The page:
Thinking Anglicans

opinion columns

Christopher Howse writes in the Telegraph about Candlemas.

In the Guardian Face to Faith is by Aidan Rankin who writes that the ‘many-sidedness’ of Jainism could inoculate us against fundamentalist rigidity.

The Times has Rodrick Strange writing about how Ordinary loves reveal extraordinary truth of compassion. Also, Greg Watts writes about religious broadcasting.

Giles Fraser writes in the Church Times In support of the scapegoat.

The Guardian also has a fascinating book review by Diarmaid MacCulloch of Martin Goodman’s compelling account of two crucial centuries in Jewish history, Rome and Jerusalem. See Original Spin.

10
Leave a Reply

avatar
3000
10 Comment threads
0 Thread replies
0 Followers
 
Most reacted comment
Hottest comment thread
8 Comment authors
Christopher ShellPluralistShahPrior Aelredlaurence Recent comment authors
  Subscribe  
newest oldest
Notify of
Göran Koch-Swahne
Guest

Aidan Rankin writes in the Guardian Face to Faith that the ‘many-sidedness’ of Jainism could inoculate us against fundamentalist rigidity. Where ever did he get that from? Jainism is the first rejection of God’s Good Creation among the Indo European Religions. The First Radical Dualism. Fundamentalist rigidity, if ever. Giles Fraser wrote: “A community is fraught with internal conflict and division. Just as the self-destruct button is about to be pressed, a rather unlikely culprit is dredged up, often a bit weird and different — certainly, somebody who looks the part as the bearer of blame.” … somebody who looks… Read more »

Pluralist
Guest

I don’t know where this understanding comes from (Göran Koch-Swahne), of how a fundamentalism is produced. Yes Jainism renounces the world, but produces a behaviour that affirms the world. The point is, if everyone practised ahimsa then there would be peace throughout the ecological order as well as throughout humankind. I wonder what sort of world would this God so affirmed want? Does this God want a world of God-affirming Fordmakers, that ends up burning up resources and producing pollution on every continent, or does this God prefer the last God-ignoring Fordmaker, who, similar to Buddha, preached a way to… Read more »

Erika
Guest
Erika

Quick question – I managed to read Martin Reynolds’ moving article the first time I clicked on the link, but ever since I ended up at the log in page of the Tablet which seems to be for print subscribers only. Is the article freely accessible still?

Simon Sarmiento
Guest

Erika
You may find that you have to use Internet Explorer to access that site successfully. That has been my own experience. But the article is supposed to be freely available.

laurence
Guest
laurence

I have always admired the Jains without having met any. Probably a bit of a romanticised view. But I do love their witness to ahimsa and hate the thought of unintentionally standing on tiny creatures, without realising it. Buddhism gives me a perspective, which helps me to live with this. The Cross, compass like, seems to bring all things together in some kind of embrace….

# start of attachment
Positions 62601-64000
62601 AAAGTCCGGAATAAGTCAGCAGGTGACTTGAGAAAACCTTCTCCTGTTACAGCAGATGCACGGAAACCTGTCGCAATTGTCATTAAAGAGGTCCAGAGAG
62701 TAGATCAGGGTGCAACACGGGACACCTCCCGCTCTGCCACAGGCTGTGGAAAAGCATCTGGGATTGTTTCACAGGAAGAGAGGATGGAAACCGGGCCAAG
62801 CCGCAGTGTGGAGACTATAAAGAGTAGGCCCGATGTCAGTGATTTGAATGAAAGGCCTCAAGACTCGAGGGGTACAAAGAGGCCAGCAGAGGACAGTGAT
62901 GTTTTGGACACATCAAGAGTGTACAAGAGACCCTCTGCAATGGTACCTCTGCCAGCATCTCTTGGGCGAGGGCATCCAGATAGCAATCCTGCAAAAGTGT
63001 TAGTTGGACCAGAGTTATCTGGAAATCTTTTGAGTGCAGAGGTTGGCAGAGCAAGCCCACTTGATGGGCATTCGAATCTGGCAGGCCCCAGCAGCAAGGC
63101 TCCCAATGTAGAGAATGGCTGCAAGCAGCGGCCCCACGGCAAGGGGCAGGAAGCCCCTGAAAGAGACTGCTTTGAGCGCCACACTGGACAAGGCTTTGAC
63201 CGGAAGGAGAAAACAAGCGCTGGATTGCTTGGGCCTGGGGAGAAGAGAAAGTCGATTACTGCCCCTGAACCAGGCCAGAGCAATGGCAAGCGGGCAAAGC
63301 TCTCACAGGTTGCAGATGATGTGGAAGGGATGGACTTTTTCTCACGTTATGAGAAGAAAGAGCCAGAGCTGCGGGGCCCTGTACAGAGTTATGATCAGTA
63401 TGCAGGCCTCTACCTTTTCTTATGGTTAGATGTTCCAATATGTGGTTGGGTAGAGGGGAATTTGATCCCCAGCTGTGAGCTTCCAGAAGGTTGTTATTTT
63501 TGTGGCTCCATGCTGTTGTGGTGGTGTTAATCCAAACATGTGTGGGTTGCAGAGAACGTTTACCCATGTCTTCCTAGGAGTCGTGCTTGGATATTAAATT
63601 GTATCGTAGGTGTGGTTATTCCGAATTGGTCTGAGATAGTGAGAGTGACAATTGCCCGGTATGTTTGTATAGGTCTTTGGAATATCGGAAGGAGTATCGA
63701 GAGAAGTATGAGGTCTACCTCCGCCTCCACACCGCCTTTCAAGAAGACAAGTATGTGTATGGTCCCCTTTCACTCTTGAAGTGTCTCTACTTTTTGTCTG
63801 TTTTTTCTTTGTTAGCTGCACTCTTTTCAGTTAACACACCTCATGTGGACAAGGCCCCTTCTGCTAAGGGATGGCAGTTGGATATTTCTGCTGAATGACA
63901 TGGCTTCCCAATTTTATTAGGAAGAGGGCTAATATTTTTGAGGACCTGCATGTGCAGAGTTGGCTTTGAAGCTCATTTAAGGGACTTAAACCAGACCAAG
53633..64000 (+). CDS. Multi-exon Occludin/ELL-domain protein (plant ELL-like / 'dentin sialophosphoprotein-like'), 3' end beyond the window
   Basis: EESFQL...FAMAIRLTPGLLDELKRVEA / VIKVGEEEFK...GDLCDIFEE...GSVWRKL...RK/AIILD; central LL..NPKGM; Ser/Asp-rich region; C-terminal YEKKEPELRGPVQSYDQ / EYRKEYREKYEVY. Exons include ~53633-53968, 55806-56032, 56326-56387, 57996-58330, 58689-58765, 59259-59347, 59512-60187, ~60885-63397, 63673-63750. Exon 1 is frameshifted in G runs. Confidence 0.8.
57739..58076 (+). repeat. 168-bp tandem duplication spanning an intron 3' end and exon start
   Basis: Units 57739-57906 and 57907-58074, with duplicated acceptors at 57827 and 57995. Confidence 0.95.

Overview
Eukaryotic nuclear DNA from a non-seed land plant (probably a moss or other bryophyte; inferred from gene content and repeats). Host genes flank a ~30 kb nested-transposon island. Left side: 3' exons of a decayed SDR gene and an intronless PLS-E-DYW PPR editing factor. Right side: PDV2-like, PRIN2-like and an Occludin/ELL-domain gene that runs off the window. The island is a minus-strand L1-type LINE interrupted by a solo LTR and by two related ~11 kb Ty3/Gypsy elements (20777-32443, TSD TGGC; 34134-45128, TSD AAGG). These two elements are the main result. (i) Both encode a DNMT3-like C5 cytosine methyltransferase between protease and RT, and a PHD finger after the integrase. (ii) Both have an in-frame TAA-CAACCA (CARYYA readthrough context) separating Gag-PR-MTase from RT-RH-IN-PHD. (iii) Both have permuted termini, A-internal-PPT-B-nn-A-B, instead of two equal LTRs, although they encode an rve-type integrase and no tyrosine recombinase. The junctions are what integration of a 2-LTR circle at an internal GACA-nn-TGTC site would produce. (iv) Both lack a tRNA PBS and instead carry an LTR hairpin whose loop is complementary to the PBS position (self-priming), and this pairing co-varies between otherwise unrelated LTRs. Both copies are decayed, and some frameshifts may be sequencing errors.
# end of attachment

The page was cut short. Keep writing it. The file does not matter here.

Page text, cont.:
Prior Aelred
Guest

Erika —

You do have to register for The Tablet & you do have to enable cookies — I think that ought to do it (I use Safari to get there every Friday morning with no problems).

BTW — I envy the UK having a fine Catholic publication like The Tablet — we really have no equivalent in the USA (yes, I know about Commonweal & NCR & I rest my case!)

Shah
Guest
Shah

An excellent reply by Pluralist. Non-violence, Non-attachment and Multiplicity of view points are the three basic pillars of Jainism. One needs to free your mind from dogmatic notions to understand the universal applicability of these three principles.

Pluralist
Guest

Funny celebration, this Candlemas (Daily Telegraph report highlighted). I’ve never really given it any attention before, like another bit of Christianised Paganism. One particular hymn on the Sunday struck me as so repugnant in defining women via the Virgin Mary that I stopped singing it – put the brakes on – and yet the sermon giving some background about the whole matter of how understandings of this point in the calendar and the decline of this churching of women thing and indeed purification in favour instead of an emphasis on light was really rather insightful.

Pluralist
Guest

Just as a follow up to my previous message, this Sunday evening was another meaty sermon around the whole Candlemas etc. thing, the sort of sermon you can learn from thanks to having a particularly well read and good lay reader. These human resources make all the difference. But at one point I laughed, and was told after it was put in “for my benefit” (!). It was a section that we might question the basis of the infancy narratives, and acknowledge the doubt in the gospels about the status of Jesus, but unless you believe in the incarnation as… Read more »

Christopher Shell
Guest
Christopher Shell

I know and like Aidan but would qualify his message. The doctrine he is preaching is no less absolutist than the one he is questioning. Let’s be sceptical about everything – but everything. Not much nuance or differentiation there. I have always reckoned that a third rate mind thinks everything is easy; a second-rate mind thinks everything is difficult and unknowable; a first-rate mind differentiates gradations here – between very difficult and very easy. Thoroughgoing scepticism is, as has often been pointed out, self-refuting. It is only held sometimes, I suspect, by those who want to differentiate themsleves as far… Read more »